Friday, January 15, 2010

Washington Social Diary

Beverly Sullivan's favorite Haitian paintings show "community."
by Carol Joynt

News of a catastrophe like the earthquake in Haiti prompts a range of reactions. First we are shocked and then we think of the nightmare, the victims, and the recovery effort. Those reactions are routine, but it got to me in another way, too: I thought of Beverly Knight Sullivan. Beverly, her husband, John Fox Sullivan, and I are friends of more than a decade, and Haiti has been a special part of the equation. Beverly is what’s known as a “super-collector” of Haitian art. She’s also a super friend of the poor, fragile, mysterious, and often strife-torn nation.

John and Beverly made their first trip to Haiti in the 1970s, when they were first dating. “It was a getaway,” she said, the destination determined, in part, by four Haitian paintings that had been left to John by his aunt, Kay Sullivan, who was the fashion editor of Town & Country magazine in the 1940s. (John is currently Group Publisher and CEO of Atlantic Media). Beverly said when she first saw the paintings she asked, “My God, what are these? They are really terrific.”
Beverly Sullivan before her library of books on Haitian art, a "nativity" scene and a carved Madonna.
The entry hall of Beverly Sullivan's home/personal Haitian art gallery.
The Sullivan's living room wall.
This painting is called "the lawyers."
When Beverly and John arrived in Haiti they checked into the Hotel Oloffson in Port au Prince and stayed for ten blissful days. “We fell in love with everything – the country, the people, the art,” she said. This was not their first “collecting” trip. That would come almost a year later, after they married, when, again, they were at the Oloffson. “.... But we had been studying, and we knew more, and we knew which galleries to go to.”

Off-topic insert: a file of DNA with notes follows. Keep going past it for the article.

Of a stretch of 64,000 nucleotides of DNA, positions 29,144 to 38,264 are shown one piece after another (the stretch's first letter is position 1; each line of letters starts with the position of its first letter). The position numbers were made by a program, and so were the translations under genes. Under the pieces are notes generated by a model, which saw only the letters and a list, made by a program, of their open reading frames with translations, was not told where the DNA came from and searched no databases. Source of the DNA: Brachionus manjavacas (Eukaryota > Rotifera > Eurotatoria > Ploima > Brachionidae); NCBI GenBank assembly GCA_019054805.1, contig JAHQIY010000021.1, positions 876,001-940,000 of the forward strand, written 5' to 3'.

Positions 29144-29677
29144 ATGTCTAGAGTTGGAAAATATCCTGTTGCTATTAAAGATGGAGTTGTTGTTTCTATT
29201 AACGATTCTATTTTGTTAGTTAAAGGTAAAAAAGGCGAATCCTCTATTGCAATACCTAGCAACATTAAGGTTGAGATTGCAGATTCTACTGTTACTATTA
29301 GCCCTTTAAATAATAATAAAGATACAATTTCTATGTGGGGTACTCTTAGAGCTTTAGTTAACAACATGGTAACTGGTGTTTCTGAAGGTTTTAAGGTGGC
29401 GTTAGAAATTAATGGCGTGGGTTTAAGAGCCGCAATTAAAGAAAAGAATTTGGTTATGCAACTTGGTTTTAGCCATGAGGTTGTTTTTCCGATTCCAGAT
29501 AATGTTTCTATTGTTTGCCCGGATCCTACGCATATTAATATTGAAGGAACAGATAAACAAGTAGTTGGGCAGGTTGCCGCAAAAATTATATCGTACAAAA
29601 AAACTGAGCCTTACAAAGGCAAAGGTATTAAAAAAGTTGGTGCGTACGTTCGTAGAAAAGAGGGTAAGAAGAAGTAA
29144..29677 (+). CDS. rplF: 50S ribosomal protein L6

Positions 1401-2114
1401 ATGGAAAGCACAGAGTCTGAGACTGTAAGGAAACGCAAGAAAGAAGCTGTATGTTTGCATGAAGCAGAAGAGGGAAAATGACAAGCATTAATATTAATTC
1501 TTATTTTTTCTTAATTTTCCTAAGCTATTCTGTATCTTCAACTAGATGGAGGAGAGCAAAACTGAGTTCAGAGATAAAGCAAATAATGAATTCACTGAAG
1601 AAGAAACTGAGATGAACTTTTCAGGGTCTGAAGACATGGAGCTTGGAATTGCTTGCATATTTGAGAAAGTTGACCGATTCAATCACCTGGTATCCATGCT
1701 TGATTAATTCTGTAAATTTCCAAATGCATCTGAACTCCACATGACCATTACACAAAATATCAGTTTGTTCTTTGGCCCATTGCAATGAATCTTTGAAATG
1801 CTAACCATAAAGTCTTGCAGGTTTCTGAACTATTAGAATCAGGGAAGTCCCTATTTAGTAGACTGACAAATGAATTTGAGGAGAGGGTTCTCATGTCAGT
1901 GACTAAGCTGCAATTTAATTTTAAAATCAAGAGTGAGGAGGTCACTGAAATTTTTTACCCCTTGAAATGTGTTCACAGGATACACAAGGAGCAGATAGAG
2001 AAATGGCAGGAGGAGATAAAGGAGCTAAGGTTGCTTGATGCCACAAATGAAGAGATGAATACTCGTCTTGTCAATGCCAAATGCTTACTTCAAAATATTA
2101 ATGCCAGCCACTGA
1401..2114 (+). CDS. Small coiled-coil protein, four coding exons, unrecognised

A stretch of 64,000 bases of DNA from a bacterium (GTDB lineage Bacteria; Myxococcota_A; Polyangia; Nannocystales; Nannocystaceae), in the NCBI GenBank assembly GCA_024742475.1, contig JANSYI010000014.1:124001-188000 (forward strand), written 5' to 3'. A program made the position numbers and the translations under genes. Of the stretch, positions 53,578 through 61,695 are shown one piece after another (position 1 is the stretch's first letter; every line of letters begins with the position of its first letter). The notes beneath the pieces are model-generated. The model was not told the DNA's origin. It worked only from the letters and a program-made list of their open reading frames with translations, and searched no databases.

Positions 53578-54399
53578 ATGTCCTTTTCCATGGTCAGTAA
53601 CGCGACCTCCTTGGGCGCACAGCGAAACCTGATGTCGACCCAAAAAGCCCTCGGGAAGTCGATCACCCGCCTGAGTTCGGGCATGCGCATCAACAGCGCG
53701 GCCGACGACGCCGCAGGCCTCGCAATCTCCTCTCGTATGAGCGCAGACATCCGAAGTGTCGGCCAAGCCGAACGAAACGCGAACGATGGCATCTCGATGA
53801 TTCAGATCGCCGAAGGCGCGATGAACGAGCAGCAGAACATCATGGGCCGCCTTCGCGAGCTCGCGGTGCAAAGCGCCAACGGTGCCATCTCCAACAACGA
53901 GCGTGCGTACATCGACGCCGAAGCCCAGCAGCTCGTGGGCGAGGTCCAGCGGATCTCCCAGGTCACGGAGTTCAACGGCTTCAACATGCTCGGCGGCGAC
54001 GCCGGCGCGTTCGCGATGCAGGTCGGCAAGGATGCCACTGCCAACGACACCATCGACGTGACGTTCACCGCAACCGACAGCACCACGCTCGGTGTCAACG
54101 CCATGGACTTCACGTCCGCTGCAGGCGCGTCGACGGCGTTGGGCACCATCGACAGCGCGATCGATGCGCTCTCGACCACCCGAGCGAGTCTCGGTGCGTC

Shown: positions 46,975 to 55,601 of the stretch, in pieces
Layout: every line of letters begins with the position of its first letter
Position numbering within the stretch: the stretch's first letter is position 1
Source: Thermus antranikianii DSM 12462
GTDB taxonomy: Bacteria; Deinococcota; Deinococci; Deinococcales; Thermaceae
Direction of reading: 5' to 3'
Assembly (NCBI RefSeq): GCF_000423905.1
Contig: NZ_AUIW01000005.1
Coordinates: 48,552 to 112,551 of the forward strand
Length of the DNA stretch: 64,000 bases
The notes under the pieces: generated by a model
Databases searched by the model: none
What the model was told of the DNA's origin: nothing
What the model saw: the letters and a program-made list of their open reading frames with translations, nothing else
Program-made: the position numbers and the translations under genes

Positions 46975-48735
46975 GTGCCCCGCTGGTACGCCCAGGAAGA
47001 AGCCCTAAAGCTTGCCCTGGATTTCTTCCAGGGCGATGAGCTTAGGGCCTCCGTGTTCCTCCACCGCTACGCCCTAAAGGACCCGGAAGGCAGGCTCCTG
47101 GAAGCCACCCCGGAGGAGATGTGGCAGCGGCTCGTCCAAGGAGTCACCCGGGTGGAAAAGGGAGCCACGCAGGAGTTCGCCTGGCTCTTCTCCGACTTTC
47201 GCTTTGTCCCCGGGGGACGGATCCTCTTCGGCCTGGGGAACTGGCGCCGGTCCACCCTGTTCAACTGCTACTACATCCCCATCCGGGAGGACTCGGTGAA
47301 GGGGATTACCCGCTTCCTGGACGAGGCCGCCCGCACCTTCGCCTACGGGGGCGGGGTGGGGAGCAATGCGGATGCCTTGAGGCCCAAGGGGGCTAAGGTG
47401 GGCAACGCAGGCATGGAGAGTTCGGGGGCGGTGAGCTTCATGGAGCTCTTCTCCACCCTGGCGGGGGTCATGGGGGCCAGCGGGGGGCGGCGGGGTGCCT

The voodoo spirits must have been tuned into Beverly, because when they returned to Washington something serendipitous happened. “Bingo,” she said, “We met Timothy Carroll.” In 1977 Carroll founded Eye Care, which ran four rural eye hospitals in Haiti, where eye disease is a serious problem. Selling Haitian art was a means to raise funds for the foundation and Timothy asked Beverly to come with him to Haiti, to visit the hospitals, but also to look at and pick out art that would be sold to collectors in Washington and elsewhere.
Beverly Knight Sullivan: "Everything in Haitian art goes back to voodoo." Beverly with a piece by Georges Liautaud, a Haitian metal art master who made his lifelong base in the mountain village of Croix des Bouquets.
From the collection of Beverly Sullivan. Voodoo priest Hector Hyppolite was the grandfather of Haitian art.
A prized painting by G.E. Ducasse, whose work is in the permanent collection of the Musee Art Haitien and other museums.
Eye Care ended in 90s, “but on the very day we had our last sale, here comes Kay Heller. We bonded immediately over a shared loved of Haiti and decided to open our own business, Everything From Haiti.”

In the time since, Beverly and Kay, or Beverly and John, visited Haiti at least twice a year. They hunted in the many notable Port au Prince galleries, like Galerie Monnin, but also trekked into the rural regions, up into the mountains, to remote villages, where they searched out and befriended metal artists, stone carvers, painters; masters of wood-carving, beading, sculpture and ceramics. Beverly is not fluent in French, the language of Haiti, but that didn’t impede communication. “They won’t sell you anything unless you bargain,” she said. “But if you can smile, you can negotiate. If we wanted to buy bananas or a piece of art it was done by smiling and waving some dollars. And Creole.”